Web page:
How Crypto Will Affect The Real Estate Industry?

Faster, Cheaper, More Secure Transactions

Cryptocurrencies are powered by blockchain technology. In simple terms, a blockchain is a digitally distributed, decentralized, immutable, public ledger that exists across a network, where transactions are processed in real-time.

Furthermore, blockchain technology uses miners (or validators) to verify transactions, which creates a safe and tamper-proof verification process–functioning within an incentive model that encourages honest behavior and punishes bad actors for fraudulent behavior.

Moreover, the cost of processing transactions on the blockchain is usually much cheaper than traditional forms of payment processing. This is, in part, because there are no banking intermediaries positioned to pocket a percentage of each transaction. (However, it is worth noting that blockchain gas fees can prove to be very expensive at times of network congestion.)

The future possibilities for cryptocurrency and the blockchain in real-estate are extremely attractive: inspection costs, registrations, loan fees, and property taxes can all be reduced, as buyers and sellers connect in real-time and sidestep middlemen. Consider property settlement–when an owner pays the balance of the sale price and legally earns the ownership of a property–which usually takes between 30 and 90 days to achieve full execution. Blockchain (coupled with cryptocurrencies) can significantly speed up this process, reducing settlement time from months to hours in a way that is more secure and inexpensive.

Crypto/Property Use Cases Gather Momentum

In early 2021, Miami Mayor Francis Suarez put forward a proposition to allow citizens to pay all or part of their property taxes or city fees in crypto. And although the proposition was eventually dialed back from its original wording, Suarez continues to be a vocal advocate for his idea:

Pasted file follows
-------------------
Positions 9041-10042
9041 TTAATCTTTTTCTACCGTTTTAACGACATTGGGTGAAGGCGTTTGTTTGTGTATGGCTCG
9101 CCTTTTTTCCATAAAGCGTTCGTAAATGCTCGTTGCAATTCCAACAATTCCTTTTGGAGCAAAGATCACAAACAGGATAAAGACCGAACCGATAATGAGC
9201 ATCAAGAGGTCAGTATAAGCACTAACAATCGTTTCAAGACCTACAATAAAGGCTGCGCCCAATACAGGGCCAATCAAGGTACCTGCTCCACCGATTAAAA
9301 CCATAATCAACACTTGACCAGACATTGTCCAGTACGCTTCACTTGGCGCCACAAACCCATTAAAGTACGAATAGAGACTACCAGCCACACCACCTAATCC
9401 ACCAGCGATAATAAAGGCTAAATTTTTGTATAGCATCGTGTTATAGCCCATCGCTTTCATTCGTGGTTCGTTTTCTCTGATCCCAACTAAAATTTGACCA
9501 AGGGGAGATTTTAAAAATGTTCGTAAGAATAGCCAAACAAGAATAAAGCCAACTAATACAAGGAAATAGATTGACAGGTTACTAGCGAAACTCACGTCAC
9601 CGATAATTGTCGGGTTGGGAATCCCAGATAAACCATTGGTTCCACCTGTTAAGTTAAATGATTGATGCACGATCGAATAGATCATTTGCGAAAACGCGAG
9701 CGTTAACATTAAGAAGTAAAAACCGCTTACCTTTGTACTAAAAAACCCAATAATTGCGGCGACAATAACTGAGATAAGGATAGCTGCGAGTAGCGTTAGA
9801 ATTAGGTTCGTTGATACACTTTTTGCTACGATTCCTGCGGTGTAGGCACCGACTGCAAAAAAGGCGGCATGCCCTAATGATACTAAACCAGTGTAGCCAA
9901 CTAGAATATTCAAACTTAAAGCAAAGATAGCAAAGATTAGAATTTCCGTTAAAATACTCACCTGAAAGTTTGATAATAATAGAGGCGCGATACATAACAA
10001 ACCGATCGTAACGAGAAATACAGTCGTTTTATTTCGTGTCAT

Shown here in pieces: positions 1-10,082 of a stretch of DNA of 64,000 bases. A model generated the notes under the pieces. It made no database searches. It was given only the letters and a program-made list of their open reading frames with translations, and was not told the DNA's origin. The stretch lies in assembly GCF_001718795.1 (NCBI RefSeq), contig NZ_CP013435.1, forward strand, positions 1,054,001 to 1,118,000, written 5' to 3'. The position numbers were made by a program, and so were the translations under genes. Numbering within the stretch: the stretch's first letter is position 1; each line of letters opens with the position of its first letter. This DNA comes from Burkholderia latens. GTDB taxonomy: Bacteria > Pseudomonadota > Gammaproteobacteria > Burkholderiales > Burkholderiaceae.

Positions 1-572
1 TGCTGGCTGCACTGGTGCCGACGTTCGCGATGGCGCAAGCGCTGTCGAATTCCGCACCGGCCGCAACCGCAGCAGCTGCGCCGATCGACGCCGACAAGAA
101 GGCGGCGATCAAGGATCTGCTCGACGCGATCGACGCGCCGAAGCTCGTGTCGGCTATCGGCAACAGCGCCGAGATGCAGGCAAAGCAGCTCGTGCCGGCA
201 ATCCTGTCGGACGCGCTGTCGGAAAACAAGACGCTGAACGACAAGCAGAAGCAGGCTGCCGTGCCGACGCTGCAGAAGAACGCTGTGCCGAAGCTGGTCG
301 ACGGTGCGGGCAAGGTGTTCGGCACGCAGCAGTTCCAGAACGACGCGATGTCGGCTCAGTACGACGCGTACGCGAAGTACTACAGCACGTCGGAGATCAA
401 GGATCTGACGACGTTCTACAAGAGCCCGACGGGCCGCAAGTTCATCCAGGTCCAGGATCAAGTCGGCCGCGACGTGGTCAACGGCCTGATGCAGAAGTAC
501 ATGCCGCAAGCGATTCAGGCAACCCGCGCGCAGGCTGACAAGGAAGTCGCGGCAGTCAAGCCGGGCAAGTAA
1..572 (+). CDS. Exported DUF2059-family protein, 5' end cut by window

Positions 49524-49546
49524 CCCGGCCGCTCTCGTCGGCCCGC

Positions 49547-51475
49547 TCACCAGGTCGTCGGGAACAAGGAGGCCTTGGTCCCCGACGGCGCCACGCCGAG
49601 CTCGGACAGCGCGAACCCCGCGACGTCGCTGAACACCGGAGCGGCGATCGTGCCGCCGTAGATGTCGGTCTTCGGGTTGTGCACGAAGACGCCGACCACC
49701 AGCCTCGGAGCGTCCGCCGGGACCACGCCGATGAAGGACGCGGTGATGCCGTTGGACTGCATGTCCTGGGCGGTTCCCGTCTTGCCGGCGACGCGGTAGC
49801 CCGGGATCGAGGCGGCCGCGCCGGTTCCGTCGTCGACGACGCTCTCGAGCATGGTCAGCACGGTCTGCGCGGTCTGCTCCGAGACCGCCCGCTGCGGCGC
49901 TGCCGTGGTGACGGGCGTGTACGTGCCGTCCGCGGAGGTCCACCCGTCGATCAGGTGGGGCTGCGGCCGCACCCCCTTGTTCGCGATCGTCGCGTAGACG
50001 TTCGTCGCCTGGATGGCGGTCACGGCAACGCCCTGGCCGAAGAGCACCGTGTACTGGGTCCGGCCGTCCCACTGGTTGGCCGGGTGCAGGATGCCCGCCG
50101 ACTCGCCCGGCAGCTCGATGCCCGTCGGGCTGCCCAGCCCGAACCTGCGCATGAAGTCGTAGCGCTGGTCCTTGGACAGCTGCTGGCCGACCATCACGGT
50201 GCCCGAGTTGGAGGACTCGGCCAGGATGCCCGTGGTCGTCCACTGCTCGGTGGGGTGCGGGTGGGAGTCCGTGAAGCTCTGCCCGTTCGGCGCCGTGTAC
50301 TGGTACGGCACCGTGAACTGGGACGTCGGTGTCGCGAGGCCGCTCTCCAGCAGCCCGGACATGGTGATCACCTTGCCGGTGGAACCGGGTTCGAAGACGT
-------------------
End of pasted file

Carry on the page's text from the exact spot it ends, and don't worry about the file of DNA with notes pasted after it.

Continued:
“I think we’re on the cusp of seeing a major titanic shift on this. It’s an industry that’s boisterous, vociferous, and growing, and this would send the right signal.”

Soon after the proposition by Suarez, the owner of a penthouse in an exclusive Miami Beach boutique condominium, sold the unit to an anonymous buyer for over $22 million in cryptocurrency. The deal attracted international attention. Later in 2021, a set of retail condos in New York City was sold exclusively in Bitcoin for around $29 million. And French DJ David Guetta has recently revealed that he would accept payments in Bitcoin and Ethereum for his $14 million luxury Setai Residences condominium.

While there is currently a modest demand for crypto payments in real estate, this will inevitably increase as crypto gains more mainstream adoption. Adam Redolfi, a member of Forbes Councils, an invitation-only organization, said:

“Today, I am seeing more and more sellers and developers accepting cryptocurrencies as a form of payment. Four years from now, I predict that blockchain-integrated real estate will be implemented on a whole new level beyond payments in a digital currency.”

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